Linda Wastila, BSPharm, PhD, professor and vice chair of research in the Department of Pharmaceutical Health Services Research, has been involved in research focusing on prescription drug issues for more than 15 years.

Research Interests:

As a health services researcher, she has examined issues such as access to prescription drugs, outcomes related to reduced prescription drug access, cost and financing of prescription drug benefits and programs, appropriateness of drug prescribing, outcomes associated with inappropriate prescribing, and prescription drug misuse and abuse. Her primary research interests are listed here.

  • Pharmaceutical policy: Prescription drug monitoring programs, opioid analgesic prevention, antipsychotic use in nursing facilities
  • Prescription drug abuse in older adults
  • Psychopharmacological medication use, quality, and outcomes in nursing facility residents
  • GIS Mapping:¬†met and unmet pharmaceutical¬†treatment and resource needs
  • Comparative effectiveness research: mental health, multimorbidity

Current Projects:

Maryland Statewide Epidemiological Outcomes Workgroup (SEOW)
The Maryland Statewide Epidemiological Outcomes Workgroup (SEOW) is a partnership between the University of Maryland School of Pharmacy and the Alcohol and Drug Abuse Administration (ADAA) of the State of Maryland Department of Health and Mental Hygiene (DHMH). The SEOW provides state substance abuse prevention and treatment providers, policy-makers, researchers, and citizens with information about the consumption, risk factors, and consequences associated with alcohol, tobacco, and drug use in Maryland.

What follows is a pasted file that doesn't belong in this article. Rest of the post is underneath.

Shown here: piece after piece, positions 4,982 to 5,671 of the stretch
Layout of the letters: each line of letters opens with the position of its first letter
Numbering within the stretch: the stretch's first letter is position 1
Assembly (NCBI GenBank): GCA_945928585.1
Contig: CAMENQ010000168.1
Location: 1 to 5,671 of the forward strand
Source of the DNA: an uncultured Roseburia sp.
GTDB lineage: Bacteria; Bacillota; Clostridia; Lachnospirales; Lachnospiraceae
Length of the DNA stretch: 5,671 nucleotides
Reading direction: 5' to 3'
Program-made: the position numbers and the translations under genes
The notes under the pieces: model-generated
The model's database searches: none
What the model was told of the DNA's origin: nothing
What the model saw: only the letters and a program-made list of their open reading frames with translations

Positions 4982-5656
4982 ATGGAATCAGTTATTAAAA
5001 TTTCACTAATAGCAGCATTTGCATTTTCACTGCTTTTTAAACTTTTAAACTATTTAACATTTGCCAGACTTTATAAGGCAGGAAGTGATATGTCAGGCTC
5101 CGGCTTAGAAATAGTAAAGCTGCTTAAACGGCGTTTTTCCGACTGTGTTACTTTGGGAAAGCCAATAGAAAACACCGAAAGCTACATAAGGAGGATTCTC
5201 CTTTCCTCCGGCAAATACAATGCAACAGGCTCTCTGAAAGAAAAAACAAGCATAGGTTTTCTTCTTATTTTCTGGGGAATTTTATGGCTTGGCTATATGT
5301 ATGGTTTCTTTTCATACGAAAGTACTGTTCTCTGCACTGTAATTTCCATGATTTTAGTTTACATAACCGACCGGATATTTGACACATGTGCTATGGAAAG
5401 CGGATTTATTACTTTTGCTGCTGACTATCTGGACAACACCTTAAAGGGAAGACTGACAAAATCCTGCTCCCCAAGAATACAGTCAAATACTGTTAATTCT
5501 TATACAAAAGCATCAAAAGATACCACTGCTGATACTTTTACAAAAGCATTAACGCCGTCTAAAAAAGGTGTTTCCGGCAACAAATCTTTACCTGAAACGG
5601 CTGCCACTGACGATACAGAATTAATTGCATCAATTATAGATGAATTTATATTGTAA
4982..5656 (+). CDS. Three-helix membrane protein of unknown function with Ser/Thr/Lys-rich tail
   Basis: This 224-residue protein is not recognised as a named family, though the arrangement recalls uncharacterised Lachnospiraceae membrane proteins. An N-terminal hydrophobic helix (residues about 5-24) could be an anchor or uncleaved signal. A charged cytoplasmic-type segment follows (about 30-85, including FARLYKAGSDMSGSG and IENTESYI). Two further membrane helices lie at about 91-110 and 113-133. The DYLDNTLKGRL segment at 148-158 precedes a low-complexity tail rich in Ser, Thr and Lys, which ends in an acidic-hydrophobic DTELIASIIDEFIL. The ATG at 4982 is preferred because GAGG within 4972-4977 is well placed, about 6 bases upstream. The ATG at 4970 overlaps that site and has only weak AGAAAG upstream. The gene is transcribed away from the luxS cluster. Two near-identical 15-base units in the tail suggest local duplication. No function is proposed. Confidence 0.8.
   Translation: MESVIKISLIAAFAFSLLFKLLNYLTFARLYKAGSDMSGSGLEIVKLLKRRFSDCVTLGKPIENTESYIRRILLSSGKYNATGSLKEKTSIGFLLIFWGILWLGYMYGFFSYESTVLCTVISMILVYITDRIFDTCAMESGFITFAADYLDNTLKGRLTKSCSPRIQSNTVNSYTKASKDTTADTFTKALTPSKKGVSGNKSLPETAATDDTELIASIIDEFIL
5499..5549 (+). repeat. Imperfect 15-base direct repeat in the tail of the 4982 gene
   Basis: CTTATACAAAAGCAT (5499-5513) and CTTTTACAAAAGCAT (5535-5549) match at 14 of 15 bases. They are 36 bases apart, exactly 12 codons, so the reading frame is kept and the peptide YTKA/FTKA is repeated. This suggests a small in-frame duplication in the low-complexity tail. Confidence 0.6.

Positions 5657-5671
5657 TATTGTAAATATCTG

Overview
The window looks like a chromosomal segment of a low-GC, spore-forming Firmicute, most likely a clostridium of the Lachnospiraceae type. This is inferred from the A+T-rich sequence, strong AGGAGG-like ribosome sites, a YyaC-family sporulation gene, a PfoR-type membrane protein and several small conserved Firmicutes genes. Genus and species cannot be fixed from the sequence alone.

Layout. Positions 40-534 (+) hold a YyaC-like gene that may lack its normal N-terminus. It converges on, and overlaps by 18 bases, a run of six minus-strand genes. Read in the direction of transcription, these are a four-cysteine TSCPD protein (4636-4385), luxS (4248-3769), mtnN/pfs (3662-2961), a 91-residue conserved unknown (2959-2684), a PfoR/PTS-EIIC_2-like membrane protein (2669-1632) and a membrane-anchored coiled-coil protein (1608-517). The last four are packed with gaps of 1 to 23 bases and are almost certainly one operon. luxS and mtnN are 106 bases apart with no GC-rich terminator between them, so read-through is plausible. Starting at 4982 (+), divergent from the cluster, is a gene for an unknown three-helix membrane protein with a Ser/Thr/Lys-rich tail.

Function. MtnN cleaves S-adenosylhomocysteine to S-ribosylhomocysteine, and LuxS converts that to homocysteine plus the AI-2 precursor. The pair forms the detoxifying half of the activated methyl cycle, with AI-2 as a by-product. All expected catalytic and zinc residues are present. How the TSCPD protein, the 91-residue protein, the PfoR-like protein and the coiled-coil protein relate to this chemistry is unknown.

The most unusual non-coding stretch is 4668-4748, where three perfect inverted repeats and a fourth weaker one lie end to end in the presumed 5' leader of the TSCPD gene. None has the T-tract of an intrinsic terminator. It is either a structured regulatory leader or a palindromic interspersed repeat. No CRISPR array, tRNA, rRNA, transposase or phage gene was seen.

Quality of Psychopharmacological Medication Prescribing in Nursing Home Residents
Funded by the Research Retirement Foundation, the purpose of this research is to develop psychopharmacological medication quality indicators (PMQIs) in order to encourage appropriate psychopharmacological medication use in long-term care residents. We apply rigorous multivariable analytic approaches to longitudinal and nationally-representative Medicare administrative data of nursing home residents linked to Part D prescription drug event and Minimum Data Set files. Using this novel dataset, we benchmark the prevalence and quality of psychopharmacological medications prescribed in nursing homes, and how use and quality influences important clinical outcomes, including mortality, falls, hip fracture, and cognitive and physical functioning.